Doesn’t know new acting AG, Trump declares to media
WASHINGTON — President Donald Trump on Friday sought to play down speculation that he had appointed Matthew Whitaker acting attorney general to curtail the special counsel investigation, telling reporters that he doesn’t know Whitaker and hasn’t spoken to him about the probe.
“I didn’t speak to Matt Whitaker about it,” Trump told reporters as he left the White House en route to Paris. “I don’t know Matt Whitaker.”
His comments came two days after Trump ousted Jeff Sessions as attorney general and installed Whitaker, Sessions’ chief of staff and a former U.S. attorney in Iowa, as the top official at the Justice Department.
The Washington Post reported this week that one of the reasons Trump liked Whitaker was because Whitaker had briefed him on many occasions because the president preferred not to talk to Sessions, whom Trump had often disparaged publicly.
Since stepping into his new role, Whitaker has faced
questions — principally from Democrats — about whether he should recuse himself from overseeing the special counsel investigation into Russian interference into the 2016 election, given that he had previously criticized the probe in opinion pieces and as a television commentator.
Whitaker’s appointment has also prompted questions from Democrats about whether Trump brought him aboard to curtail or shut down special counsel Robert Mueller’s investigation, which is examining possible coordination between Trump’s campaign and Russia, and potential obstruction of the probe by Trump.
Asked by a reporter whether he hired Whitaker to rein in the probe, Trump said: “What a stupid question.”
While claiming not to know Whitaker, Trump praised him as a “very strong person with a very strong personality,” saying that’s what the Justice Department needs at this point.
“Matthew Whitaker is a very smart man,” Trump said. “He is a very respected man in the law enforcement community. … The choice was greeted with raves initially.”
Trump also sought Friday to dismiss the notion that Whitaker should recuse himself of oversight of the Russia probe. Trump suggested that he would have few choices for attorney general and other top government posts if he eliminated everyone who had been on television.
“Do we have to hire somebody in a shell? I don’t think so,” Trump said.
As a television commentator before taking the job with Sessions, Whitaker floated the idea of defunding the Mueller
probe. He said it would cross a “red line” for Mueller to investigate the finances of the Trump Organization. And he said it was “ridiculous” for Deputy Attorney General Rod Rosenstein to have appointed Mueller, as opposed to running the Russia investigation through regular Justice Department channels.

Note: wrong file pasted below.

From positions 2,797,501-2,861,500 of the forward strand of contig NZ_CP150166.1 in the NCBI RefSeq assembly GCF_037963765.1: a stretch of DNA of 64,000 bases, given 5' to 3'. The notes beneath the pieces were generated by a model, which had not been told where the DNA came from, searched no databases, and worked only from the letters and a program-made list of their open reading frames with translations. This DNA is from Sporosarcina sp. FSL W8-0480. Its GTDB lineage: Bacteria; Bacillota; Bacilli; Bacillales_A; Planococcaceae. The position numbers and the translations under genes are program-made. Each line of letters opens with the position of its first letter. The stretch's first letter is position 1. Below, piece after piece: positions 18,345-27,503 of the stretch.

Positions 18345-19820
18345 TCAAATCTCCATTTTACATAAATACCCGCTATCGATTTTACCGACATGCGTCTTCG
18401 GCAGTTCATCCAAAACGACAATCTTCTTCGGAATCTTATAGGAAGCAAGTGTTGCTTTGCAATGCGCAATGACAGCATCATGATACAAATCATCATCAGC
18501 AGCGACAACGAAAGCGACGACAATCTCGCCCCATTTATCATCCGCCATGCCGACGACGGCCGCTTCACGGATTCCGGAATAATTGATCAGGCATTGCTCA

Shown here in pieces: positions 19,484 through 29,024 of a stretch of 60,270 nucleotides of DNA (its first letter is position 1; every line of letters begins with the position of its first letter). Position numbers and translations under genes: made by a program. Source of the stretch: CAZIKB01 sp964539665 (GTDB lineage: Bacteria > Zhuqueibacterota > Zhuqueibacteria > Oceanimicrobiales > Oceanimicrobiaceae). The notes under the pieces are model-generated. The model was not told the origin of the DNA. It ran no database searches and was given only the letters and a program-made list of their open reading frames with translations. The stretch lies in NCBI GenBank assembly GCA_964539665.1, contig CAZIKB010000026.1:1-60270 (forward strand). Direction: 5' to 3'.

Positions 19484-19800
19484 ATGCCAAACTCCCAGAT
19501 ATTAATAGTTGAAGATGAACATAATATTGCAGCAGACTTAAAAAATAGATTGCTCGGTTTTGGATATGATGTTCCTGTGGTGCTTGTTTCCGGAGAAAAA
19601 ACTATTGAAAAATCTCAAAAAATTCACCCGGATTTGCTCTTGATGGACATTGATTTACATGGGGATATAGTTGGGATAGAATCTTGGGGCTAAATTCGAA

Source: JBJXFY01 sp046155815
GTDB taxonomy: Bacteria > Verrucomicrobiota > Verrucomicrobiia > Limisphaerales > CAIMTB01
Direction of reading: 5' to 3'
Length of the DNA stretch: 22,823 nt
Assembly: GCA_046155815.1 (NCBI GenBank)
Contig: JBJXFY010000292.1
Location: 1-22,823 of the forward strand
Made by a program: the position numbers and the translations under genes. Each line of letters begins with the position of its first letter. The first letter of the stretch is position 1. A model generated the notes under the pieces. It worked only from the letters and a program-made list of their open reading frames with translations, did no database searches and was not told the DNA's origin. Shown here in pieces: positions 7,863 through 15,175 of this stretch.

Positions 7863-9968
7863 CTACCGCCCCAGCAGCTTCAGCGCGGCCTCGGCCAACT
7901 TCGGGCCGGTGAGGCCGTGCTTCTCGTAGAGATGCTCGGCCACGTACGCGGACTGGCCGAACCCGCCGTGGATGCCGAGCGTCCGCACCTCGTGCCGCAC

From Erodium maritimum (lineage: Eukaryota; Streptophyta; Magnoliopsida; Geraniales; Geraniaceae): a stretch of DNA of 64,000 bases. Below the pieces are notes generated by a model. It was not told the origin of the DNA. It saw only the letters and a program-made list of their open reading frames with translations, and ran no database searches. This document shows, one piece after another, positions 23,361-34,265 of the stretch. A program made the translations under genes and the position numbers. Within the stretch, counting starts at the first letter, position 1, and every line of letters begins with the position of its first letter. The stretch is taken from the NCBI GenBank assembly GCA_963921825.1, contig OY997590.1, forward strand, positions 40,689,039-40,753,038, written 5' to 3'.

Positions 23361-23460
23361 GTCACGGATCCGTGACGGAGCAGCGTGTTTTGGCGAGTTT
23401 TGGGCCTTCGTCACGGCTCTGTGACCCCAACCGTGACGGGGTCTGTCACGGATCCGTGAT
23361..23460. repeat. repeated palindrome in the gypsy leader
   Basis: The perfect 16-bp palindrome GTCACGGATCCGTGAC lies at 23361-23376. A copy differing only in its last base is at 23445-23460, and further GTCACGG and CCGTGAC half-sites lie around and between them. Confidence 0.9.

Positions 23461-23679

The Washington Post reported Thursday that Whitaker has no intention of recusing himself from overseeing the special counsel probe, citing people close to him.
Trump also sought to brush off suggestions by some lawyers — including George Conway, husband of White House counselor Kellyanne Conway — that the Constitution requires Whitaker to be confirmed by the Senate before he starts serving.
Senate Minority Leader Charles Schumer, D-N.Y., also voiced concerns about the issue in a letter to Trump on Friday, writing: “I am not aware of any precedent for appointment of an official who has not been confirmed by the Senate to serve as Acting Attorney General.”
Schumer also asked Trump questions, including whether he had asked Whitaker for a pledge of loyalty.
Speaking to reporters, Trump claimed that Whitaker was “confirmed at the highest level” because his nomination to serve as a U.S. attorney in Iowa had been approved by the Senate.
Trump also complained that Mueller was not subject to Senate confirmation before he began serving as special counsel.
Senate Majority Leader Mitch McConnell said he expects Whitaker to be in place for only a short time.
Speaking to reporters in his home state of Kentucky, McConnell said he doesn’t question Trump’s authority to replace Sessions at the head of the Justice Department, reiterating that a president can fill his own Cabinet.
But the Senate Republican leader gave no hint of support for Whitaker as a permanent replacement.
“I think this will be a very interim AG,” McConnell said. “I expect we’ll get a new nominee quickly for the job.”
McConnell also reiterated his long-standing support for Mueller’s investigation, despite Trump’s call this week for a speedy end to the probe.
Trump has also said Mueller should be allowed to finish his investigation, McConnell said, adding, “that also happens to be my view.”
Asked about potential permanent replacements for Sessions, Trump said he likes former New Jersey Gov. Chris Christie, a Republican, but has not spoken with him about the job.